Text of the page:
These days, horses are living longer, more productive lives than ever before. Thanks to advances in care, medicine, nutrition and veterinary practices, it’s not unusual to find a horse active into their thirties. But as your horse ages, you may need provide that little extra to meet the special needs of the aging friend.
Turn-out and Exercise
Moving is a key factor in keeping your senior comfortable. Not only does moving about help with preserving muscle mass, motion also aids in digestion, reducing inflammation and increasing circulation. Daily turnout is a great way to provide this opportunity, as is regular exercise. Some ideas to exercise include light schooling, trail rides, driving or hand walking. Whether in a pasture or dry lot, daily turnout and frequent exercise of your senior horse will go a long way in providing a happy, healthy retirement. Plus it’s more time to spend with your aging friend.
As horses age, their teeth change due to wear. Hopefully your senior horse has had the advantage of regular dental care in their earlier years, setting them up for success later in life. Regular dental checks and floats not only help to maintain good dental health, it also provides your senior with the best chance at chewing and digesting their feed and forage.
Forage and alternative options
With the change in teeth comes some accommodation to forage. Your senior horse still requires fiber as the main source of energy. Changes in dental efficacy as well as digestive system changes means the importance of good quality fiber is even higher. If leafy, less stem, high quality hay is not readily available, hay cubes are a good alternate source of easy to chew fiber. If needed, hay cubes can be soaked, providing an easy to chew fiber source.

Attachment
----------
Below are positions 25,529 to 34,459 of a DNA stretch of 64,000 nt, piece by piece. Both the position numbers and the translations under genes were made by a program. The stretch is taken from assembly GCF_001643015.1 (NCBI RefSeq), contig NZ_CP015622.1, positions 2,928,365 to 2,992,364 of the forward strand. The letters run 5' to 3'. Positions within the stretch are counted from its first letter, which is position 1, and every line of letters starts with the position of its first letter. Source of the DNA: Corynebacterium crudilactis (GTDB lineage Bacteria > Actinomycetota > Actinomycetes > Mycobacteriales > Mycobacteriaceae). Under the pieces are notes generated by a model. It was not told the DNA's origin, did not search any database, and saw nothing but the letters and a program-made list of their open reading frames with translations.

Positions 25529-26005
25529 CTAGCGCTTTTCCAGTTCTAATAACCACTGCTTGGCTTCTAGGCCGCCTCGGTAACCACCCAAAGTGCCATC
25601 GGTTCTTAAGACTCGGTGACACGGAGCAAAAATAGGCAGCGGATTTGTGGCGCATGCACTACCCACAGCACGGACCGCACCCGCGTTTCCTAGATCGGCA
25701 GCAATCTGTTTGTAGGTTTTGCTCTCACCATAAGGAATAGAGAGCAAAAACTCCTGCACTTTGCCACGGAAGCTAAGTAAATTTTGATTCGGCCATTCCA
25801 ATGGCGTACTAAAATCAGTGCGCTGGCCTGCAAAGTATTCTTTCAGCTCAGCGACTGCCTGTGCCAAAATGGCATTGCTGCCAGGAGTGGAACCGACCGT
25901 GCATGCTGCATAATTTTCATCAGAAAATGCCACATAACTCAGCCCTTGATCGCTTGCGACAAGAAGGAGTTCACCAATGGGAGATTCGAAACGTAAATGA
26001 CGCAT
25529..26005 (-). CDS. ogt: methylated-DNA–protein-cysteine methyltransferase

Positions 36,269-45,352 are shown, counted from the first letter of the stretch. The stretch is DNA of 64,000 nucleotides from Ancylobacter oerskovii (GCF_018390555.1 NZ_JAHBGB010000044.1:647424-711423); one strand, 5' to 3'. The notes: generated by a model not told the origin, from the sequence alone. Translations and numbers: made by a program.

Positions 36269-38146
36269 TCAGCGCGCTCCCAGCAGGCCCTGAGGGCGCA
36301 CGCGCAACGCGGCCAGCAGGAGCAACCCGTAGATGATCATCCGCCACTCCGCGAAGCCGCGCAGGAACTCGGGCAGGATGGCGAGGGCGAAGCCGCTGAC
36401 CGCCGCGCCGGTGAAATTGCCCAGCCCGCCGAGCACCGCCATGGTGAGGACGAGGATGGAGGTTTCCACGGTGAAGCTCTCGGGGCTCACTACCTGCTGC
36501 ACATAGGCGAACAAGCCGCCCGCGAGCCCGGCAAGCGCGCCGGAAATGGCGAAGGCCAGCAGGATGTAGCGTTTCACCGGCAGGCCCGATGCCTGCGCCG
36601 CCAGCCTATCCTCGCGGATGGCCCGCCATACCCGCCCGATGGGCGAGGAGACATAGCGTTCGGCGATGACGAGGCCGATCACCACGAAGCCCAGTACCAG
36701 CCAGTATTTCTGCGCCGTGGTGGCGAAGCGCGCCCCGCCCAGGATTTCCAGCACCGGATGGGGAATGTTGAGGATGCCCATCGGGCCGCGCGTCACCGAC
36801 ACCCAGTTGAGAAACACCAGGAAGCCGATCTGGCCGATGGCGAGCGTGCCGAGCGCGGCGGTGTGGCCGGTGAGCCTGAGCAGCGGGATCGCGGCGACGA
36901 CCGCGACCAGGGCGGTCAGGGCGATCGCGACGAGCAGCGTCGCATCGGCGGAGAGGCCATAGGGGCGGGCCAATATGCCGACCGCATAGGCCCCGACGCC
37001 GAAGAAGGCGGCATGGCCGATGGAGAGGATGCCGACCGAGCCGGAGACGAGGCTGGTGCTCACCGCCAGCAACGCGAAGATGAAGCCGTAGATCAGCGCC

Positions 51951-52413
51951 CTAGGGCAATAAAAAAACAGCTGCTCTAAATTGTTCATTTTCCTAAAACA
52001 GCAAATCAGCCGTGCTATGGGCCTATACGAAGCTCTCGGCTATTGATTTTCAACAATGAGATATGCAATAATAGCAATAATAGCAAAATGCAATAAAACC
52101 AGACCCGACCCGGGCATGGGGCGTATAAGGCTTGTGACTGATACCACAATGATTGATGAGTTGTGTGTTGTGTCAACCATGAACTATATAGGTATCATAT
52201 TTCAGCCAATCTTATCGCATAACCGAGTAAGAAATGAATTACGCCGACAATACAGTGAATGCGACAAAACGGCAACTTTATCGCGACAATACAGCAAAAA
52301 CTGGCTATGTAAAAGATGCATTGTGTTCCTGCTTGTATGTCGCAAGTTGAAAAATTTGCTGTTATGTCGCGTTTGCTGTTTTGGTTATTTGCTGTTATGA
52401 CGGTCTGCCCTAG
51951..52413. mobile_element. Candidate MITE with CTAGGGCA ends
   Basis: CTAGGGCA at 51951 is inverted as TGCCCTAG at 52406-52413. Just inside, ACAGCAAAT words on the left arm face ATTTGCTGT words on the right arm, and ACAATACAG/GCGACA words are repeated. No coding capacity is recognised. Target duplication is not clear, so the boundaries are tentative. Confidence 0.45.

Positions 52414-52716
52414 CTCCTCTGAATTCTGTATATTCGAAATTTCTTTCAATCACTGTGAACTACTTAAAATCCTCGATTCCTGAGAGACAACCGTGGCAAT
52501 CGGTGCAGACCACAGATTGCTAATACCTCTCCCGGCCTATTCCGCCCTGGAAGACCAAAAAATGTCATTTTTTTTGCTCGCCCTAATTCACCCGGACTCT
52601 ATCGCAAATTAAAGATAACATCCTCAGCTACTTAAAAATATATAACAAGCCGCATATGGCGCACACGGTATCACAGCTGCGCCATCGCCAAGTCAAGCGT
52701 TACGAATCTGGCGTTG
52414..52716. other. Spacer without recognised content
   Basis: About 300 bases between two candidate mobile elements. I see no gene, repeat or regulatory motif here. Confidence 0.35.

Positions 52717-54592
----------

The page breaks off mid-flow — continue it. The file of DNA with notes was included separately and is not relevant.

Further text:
Feed and Mashes
Changes in the digestive efficiency of the senior horses requires some specific nutritional needs. As the digestive system ages, the ability to digest and absorb nutrients is more of a challenge than in earlier years. In addition, nutrients are needed in different ratios to support the aging body. For example, higher levels of quality amino acids are required to maintenance muscle mass in the senior horse.
You may notice a difference in your horse’s ability to stay warm during cold or wet weather. Blanketing may be needed to help keep your senior horse warm during inclement weather. Not only does blanketing help with warmth, your senior horse isn’t spending valuable calories trying to stay warm, burning off energy and their weight. Blanketing in extreme cold or dampness may help your horse in maintaining a desired body condition.
Senior horse care may require some extra steps and more attention to details, but with the right adjustments, your senior can enjoy productive, happy and healthy golden years.